It is at this time of year that I am filled with an unquenchable longing for my native climate, especially since the Earth is feeling more and more like the violent and sweltering surface of Venus each year. (Yes I’ve been to Venus. It sucks there.)
Speaking of places I’ve been, outer space is full of fascinating destinations. I have floated peacefully in the swirly purple Massage Clouds of the Horsehead Nebula while on a restorative spa getaway with important alien ladyfriends. I’ve slid down all the slides of the famous Underwater Waterpark in the submerged city of Hydropolis like, multiple times. I’ve been to the bottom of the deepest canyon on the orange planet Raak, where I got separated from my guided tour and sought shelter in a derelict outpost when a strange fever overtook me, until I was nursed back to health by indigenous Raakian canyon-dwellers. And then there was the time my twin-sister Beetlejuicia and I hopped an interstellar space rail and rode it all the way to the outskirts of the Circinus Galaxy, where we got jobs harvesting hallucinogenic goldenberries from the fields of Terragold, a planet whose chief exports are gold, stuff made out of gold, and goldenberries. We had such fun and got such great tans until treacherous Bee predictably ruined everything by running off with all my golden terrabits and my Terragoldian lover, Rodrigo.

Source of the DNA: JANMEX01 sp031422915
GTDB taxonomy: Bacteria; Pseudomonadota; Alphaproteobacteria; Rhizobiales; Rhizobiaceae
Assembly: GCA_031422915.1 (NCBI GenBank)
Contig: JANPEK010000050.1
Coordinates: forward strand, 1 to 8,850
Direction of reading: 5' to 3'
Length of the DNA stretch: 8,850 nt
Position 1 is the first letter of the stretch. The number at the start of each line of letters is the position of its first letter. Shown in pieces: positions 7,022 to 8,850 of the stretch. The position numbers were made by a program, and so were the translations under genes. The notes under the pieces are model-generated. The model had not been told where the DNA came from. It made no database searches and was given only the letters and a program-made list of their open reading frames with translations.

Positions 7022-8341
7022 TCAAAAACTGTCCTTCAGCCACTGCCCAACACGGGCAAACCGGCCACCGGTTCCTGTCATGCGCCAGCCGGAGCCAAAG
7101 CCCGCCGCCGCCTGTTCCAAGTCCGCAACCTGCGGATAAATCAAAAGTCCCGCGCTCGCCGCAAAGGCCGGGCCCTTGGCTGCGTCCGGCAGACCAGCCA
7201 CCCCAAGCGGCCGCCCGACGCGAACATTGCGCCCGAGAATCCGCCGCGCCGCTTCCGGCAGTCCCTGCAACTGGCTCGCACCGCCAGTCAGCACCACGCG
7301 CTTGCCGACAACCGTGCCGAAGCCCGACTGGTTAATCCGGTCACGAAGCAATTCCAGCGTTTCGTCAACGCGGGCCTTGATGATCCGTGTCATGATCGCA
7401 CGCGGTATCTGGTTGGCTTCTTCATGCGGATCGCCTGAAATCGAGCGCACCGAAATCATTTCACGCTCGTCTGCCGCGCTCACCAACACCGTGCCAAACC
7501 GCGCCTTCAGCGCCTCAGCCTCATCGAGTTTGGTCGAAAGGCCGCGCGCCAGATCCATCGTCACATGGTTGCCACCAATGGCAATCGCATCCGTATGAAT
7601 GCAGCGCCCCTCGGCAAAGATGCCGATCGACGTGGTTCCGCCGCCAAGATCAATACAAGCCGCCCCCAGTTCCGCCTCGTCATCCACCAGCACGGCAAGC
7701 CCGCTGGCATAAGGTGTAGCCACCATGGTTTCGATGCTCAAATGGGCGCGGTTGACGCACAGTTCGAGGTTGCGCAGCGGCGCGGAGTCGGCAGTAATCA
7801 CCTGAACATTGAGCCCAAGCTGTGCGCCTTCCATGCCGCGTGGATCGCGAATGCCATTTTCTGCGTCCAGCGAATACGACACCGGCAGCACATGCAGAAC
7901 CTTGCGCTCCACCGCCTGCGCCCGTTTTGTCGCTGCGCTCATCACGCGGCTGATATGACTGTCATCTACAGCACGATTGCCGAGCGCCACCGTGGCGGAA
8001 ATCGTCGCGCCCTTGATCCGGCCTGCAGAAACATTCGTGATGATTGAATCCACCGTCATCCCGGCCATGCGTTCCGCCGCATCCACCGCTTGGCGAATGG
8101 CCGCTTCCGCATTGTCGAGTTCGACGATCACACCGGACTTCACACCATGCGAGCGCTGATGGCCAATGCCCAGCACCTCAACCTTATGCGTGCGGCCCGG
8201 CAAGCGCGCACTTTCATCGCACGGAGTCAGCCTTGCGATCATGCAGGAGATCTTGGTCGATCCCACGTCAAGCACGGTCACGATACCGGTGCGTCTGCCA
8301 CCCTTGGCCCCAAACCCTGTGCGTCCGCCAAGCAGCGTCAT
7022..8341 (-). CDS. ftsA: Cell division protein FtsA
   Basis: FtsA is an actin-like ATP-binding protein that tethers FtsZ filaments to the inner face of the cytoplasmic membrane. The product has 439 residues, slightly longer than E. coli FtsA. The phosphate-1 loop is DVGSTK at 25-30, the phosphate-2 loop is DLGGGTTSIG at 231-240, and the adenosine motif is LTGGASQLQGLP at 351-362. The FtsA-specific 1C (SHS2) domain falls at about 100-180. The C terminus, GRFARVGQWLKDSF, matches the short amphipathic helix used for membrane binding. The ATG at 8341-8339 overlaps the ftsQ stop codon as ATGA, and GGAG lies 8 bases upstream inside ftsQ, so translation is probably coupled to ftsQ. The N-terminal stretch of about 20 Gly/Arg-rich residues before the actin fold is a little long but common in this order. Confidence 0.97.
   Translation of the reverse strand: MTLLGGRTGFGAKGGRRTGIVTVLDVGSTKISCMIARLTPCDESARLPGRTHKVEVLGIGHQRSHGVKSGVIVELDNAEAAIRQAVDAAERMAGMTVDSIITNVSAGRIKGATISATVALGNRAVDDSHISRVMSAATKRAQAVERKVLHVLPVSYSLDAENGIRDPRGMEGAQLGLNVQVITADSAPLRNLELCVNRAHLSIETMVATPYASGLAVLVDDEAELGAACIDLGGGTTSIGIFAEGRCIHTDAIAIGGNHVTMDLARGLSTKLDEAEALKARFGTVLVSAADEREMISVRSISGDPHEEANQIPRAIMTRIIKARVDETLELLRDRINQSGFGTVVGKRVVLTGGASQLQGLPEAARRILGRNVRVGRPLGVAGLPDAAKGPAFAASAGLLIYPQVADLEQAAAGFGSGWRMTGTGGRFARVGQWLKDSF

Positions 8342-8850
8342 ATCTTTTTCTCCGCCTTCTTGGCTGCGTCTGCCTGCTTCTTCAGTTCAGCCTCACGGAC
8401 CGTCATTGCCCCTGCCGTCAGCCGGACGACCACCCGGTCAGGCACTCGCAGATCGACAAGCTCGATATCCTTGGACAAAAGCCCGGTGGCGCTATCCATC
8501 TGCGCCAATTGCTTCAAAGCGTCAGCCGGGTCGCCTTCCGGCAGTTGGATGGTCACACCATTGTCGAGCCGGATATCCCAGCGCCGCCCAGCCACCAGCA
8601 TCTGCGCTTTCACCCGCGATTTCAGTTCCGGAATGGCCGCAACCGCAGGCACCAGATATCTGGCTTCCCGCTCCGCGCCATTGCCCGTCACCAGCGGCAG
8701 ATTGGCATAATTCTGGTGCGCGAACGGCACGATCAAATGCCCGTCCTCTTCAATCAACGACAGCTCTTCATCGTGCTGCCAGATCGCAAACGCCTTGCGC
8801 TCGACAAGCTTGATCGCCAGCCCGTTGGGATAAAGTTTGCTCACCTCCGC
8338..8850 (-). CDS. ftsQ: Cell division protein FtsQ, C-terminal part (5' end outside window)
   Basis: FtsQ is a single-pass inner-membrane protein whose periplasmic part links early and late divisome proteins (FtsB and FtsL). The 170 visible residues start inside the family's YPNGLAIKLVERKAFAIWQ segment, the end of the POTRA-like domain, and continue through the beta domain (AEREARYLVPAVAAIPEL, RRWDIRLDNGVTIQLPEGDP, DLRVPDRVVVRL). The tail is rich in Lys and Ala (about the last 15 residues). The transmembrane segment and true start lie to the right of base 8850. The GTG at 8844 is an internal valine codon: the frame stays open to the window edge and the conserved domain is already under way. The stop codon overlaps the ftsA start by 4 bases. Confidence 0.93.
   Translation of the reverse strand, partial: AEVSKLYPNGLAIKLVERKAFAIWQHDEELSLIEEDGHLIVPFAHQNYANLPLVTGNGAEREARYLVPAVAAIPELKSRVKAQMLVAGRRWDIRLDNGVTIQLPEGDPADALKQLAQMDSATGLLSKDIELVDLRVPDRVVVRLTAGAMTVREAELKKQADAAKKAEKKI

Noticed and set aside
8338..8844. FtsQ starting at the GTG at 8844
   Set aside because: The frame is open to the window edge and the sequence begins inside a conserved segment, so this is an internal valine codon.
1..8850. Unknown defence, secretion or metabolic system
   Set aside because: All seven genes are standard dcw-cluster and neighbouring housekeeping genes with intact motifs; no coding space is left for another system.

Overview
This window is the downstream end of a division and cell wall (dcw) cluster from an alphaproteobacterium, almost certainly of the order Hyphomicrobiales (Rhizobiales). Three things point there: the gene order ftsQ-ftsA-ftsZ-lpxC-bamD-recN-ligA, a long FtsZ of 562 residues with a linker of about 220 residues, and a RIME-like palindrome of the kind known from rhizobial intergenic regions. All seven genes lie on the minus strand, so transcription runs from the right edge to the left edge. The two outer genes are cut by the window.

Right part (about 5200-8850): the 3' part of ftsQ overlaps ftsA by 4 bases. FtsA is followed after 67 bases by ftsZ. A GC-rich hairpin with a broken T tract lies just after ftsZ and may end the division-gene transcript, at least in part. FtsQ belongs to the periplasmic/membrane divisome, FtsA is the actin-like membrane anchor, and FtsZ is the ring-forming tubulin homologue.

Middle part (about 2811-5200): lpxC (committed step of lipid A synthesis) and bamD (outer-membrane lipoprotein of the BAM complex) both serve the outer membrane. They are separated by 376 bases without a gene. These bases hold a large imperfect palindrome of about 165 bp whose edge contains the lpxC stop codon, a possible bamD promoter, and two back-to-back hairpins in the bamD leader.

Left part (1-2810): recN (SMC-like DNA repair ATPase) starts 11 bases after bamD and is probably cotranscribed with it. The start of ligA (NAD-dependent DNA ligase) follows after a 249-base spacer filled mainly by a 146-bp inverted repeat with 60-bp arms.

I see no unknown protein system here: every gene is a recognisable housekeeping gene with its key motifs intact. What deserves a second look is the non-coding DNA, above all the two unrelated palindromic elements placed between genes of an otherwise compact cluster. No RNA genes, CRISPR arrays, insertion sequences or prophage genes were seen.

Greetings, Council Members!
Like many of the (actual) young(ish) humans of Earth, I, L the Alien, constantly swing back and forth between a state of total faith in my own awesomeness and a total lack of faith in my own awesomeness.
Becoming an adult human is a frustrating dance of highs and lows; a strange collage of blind confidence and crippling insecurity. It’s pretty confusing, honestly. One day you’re like, “Hells yea I got this responsibility thing on lock down,” the next day you suddenly remember you forgot to pay a bill while mopping up your own vomit.
The point, Council, is that humans make lots of mistakes. It’s hard not to screw things up unintentionally once in a while, because as we say almost daily here on Earth, shit happens. But what about the mistakes that we consciously make?